Not to make my my position overly complicated, but I would have loved Khan Academy as an eighth grader, when I was first learning algebra.
My twin sister and I were homeschooled up until ninth grade when the difficulty of math outstripped my mom’s ability to teach it to us. So we ordered a stack of VHS tapes featuring Leonard Firebaugh and his whiteboard. I can’t believe I’ve never connected his videos to Khan Academy until now.
Those videos were boring but I was grateful for them because the alternative was nothing. So let me say that I completely understand the enthusiasm you’ll find from homeschool parents in the comment threads of any given report on Khan Academy. (The religious homeschoolers offer Khan their prayers in addition to their thanks, and I understand that too.) When Mark Halberstadt thanks Khan for helping him clear hurdles to study electrical engineering at Temple, I don’t have anything in me except gratitude for the fact that something existed for Halberstadt where once there was very little.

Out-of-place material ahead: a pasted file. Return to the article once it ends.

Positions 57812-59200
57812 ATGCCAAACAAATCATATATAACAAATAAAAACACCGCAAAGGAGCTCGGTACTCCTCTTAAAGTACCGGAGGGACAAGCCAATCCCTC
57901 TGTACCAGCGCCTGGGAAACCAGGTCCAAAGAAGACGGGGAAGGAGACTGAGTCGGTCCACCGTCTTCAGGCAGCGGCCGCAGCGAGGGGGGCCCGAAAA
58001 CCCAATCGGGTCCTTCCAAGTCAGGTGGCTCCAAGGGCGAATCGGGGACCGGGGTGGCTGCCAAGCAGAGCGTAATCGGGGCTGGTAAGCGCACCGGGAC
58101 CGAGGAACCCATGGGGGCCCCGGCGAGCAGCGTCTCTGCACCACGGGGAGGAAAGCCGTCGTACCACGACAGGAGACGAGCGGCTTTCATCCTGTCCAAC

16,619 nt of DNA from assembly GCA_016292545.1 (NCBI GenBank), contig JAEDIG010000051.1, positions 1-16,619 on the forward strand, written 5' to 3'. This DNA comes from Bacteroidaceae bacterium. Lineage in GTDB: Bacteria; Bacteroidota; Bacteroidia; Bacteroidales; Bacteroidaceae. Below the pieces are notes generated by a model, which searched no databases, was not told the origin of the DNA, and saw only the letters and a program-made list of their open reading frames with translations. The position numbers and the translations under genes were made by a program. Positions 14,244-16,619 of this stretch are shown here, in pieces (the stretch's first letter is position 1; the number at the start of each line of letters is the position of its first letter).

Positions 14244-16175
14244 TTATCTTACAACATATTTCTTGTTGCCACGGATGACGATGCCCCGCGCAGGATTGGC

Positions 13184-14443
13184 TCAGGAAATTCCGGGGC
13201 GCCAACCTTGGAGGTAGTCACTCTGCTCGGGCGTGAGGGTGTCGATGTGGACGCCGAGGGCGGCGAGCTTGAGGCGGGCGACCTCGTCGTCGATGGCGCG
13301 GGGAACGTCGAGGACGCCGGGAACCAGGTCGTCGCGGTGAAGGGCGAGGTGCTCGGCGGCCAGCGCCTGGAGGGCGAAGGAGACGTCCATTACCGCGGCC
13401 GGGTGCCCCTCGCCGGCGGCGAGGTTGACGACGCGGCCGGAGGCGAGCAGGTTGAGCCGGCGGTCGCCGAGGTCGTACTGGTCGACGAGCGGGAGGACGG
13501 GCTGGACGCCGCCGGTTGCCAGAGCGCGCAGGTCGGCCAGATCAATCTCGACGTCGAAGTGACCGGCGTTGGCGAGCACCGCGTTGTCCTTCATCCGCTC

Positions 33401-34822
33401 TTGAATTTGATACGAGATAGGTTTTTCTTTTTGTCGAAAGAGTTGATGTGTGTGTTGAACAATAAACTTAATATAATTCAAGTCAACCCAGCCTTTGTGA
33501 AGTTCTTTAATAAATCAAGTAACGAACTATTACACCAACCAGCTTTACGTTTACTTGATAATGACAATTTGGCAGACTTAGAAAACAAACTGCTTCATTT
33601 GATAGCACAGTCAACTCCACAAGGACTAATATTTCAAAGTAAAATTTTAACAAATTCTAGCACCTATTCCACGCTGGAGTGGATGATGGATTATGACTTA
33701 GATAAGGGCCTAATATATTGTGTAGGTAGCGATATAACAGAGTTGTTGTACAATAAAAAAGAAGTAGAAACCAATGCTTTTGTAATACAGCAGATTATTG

I was grateful for Leonard Firebaugh because the alternative was nothing. But better than nothing and better than Leonard Firebaugh were the classrooms of Messrs. Selim, Cavendar, Bishop, and Whipkey, where we did math more than any one person talked about it, where I had to unlearn and relearn a lot of Algebra I thought I had mastered. You couldn’t combine the two. You couldn’t pause the doing of mathematics and then turn us over to watching someone else do mathematics for upwards of ten to twenty minutes. It would have been a collision of two hostile worlds.